Quality Food Centers, Inc.
FormerlyLake Hills Thriftway (1955–1963)
Company typeSubsidiary
IndustryGrocery retail
FoundedNovember 26, 1955 (1955-11-26) in Seattle, Washington, U.S.
FounderJack Croco
HeadquartersBellevue, Washington, U.S.
Number of locations
62 (2021)
Area served
Washington and Oregon
Key people
ProductsBakery, dairy, deli, frozen foods, gasoline, general grocery, meat, pharmacy, produce, seafood, snacks
RevenueIncrease $1 billion (2021)
Number of employees
5,900 (2021)

Quality Food Centers, Inc., better known as QFC, is an American supermarket chain based in Bellevue, Washington, east of Seattle. It is a subsidiary of Kroger and has 62 stores in western Washington and northwestern Oregon, primarily located in the Puget Sound region and Portland–Vancouver metropolitan area.


Jack Croco began his career in the grocery business in the 1940s in Boise, Idaho, working for Albertsons. By 1950, he had become the district manager in the Northwest and was responsible for opening the first Albertson's stores in the Seattle area. Soon afterward in 1955, Croco opened his own grocery store in Bellevue, called Lake Hills Thriftway.[citation needed]

The grocery chain that would come to be named QFC in 1963[1] was founded in 1955 with the first store at 6600 Roosevelt Way N.E. in Seattle[1] by a group headed by Vern Fortin, the former president of Van de Kamp's Holland Dutch Bakeries and founder of Vernell's Fine Candies. Croco merged his store with QFC in 1960, and remained involved in the company until his death in 1991 at the age of 65,[2] though in 1986 he sold QFC to Seattle investment firm Sloan, Adkins & Co.,[3] which took QFC public in 1987.[1]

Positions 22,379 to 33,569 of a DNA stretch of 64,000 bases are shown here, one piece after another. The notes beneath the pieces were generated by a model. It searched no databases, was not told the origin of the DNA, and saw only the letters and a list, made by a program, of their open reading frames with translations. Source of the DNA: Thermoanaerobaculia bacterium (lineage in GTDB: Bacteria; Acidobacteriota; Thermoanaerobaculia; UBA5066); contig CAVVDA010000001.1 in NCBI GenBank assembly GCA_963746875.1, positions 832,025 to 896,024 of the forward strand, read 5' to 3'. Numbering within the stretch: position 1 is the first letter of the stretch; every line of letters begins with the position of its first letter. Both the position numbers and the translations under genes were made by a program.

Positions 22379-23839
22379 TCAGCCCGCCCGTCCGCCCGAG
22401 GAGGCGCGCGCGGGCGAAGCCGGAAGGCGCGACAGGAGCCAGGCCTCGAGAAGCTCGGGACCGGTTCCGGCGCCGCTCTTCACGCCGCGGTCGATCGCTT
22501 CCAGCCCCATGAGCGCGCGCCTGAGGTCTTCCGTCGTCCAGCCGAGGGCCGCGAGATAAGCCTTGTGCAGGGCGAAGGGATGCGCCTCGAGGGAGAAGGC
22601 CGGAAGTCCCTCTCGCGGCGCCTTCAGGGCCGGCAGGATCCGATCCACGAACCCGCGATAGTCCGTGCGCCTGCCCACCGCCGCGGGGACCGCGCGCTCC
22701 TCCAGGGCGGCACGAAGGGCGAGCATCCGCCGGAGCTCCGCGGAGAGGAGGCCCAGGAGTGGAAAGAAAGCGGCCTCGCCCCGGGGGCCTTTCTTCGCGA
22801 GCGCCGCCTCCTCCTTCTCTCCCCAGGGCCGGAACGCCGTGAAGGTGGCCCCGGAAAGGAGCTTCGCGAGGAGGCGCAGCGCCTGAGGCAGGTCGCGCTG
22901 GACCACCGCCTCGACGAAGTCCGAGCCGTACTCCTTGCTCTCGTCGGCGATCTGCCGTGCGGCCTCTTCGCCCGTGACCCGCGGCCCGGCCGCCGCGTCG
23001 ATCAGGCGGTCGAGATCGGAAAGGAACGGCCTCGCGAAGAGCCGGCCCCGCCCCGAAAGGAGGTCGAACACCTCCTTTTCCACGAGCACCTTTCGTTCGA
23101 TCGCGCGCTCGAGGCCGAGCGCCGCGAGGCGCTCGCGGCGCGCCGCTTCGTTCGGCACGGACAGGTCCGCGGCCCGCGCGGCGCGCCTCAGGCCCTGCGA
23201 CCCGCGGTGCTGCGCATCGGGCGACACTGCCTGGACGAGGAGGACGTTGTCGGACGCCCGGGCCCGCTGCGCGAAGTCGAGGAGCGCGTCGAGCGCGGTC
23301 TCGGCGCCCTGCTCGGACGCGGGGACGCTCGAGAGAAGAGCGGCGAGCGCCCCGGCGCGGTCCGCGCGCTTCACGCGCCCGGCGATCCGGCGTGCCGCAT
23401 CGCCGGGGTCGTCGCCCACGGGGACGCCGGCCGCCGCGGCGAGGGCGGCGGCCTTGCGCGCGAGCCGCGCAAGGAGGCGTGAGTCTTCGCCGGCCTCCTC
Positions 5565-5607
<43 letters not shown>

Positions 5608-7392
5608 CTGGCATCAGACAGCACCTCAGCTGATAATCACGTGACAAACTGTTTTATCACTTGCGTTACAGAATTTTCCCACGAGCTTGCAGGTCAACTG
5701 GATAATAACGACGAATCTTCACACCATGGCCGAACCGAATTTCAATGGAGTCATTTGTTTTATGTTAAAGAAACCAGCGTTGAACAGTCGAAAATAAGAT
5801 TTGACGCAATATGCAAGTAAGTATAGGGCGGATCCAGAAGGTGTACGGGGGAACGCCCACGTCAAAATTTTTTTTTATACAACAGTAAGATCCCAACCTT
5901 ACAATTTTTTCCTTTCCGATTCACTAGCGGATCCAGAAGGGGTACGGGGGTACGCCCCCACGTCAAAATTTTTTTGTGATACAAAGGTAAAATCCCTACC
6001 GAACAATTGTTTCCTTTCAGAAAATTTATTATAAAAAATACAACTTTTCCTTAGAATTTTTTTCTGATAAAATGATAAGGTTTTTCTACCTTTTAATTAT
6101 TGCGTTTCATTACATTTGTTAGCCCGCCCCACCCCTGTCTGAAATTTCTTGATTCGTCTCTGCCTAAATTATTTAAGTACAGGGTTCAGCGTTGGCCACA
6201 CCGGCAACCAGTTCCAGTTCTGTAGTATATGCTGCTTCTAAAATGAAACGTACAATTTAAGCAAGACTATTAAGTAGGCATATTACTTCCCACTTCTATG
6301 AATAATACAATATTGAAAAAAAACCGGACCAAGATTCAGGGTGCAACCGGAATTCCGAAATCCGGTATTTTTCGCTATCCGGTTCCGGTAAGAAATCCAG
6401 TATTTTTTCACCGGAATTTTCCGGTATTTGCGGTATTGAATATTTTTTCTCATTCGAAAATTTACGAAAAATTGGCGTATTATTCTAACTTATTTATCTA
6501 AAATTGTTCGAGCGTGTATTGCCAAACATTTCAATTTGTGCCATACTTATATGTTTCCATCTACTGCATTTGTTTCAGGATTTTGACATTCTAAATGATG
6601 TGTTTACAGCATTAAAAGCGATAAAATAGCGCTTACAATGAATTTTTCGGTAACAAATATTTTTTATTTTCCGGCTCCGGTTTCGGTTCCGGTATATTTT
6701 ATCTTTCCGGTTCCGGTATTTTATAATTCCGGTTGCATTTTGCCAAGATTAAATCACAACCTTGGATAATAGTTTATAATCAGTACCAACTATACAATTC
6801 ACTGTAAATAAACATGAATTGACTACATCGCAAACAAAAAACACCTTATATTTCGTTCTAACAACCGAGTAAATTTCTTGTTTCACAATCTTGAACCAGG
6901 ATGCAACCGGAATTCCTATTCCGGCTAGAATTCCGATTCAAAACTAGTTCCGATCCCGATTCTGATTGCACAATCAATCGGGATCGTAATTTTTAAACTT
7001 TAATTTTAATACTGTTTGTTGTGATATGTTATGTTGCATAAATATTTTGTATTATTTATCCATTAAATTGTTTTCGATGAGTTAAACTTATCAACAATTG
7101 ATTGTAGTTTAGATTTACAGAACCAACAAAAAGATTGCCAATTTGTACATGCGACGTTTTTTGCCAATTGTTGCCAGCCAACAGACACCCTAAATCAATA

Christopher A. Sinclair became the CEO in 1996; the following year, QFC purchased the Uddenberg grocery company, which operated Thriftway and Stock Market stores throughout western Washington. In late 1997, QFC was sold to Portland-based Fred Meyer,[1][4] and several months later in May 1998, Kroger announced its intention to acquire Fred Meyer (and QFC),[5][6] which was approved a year later. The Roosevelt store operated until 2012; it closed on May 5 to make way for construction of the Roosevelt light rail station.[7]

A Fred Meyer store at the Broadway Market on Seattle's Capitol Hill was replaced by a QFC in 2004.[8]


QFC's flagship store located in Kirkland, Washington

Over the years, QFC has expanded aggressively through acquisitions. When A&P abandoned the Seattle area in 1974, QFC took over several locations. They expanded to surrounding counties in the 1990s by acquiring and renaming Olson's Food Stores, Johnny's Food Centers, Stock Market Grocery Stores, and several Thriftway stores. Between 1990 and 1996, thirty stores were acquired from eleven independent grocery chains.[9] Reed's Super Valu in Port Hadlock and Stock Market Foods in Port Townsend were acquired in 1997,[10][11] and the company also expanded into Oregon in the Portland metro area.[12]

In the mid-1990s, QFC expanded to Southern California by acquiring Hughes Family Markets (which kept its name). By the mid-1990s, many Hughes store locations were sold to Ralphs, which was soon sold to Fred Meyer, later acquired by Kroger.[13] A new flagship store opened in downtown Kirkland in 2019, with 50,000 square feet (4,600 m2) of space.[14]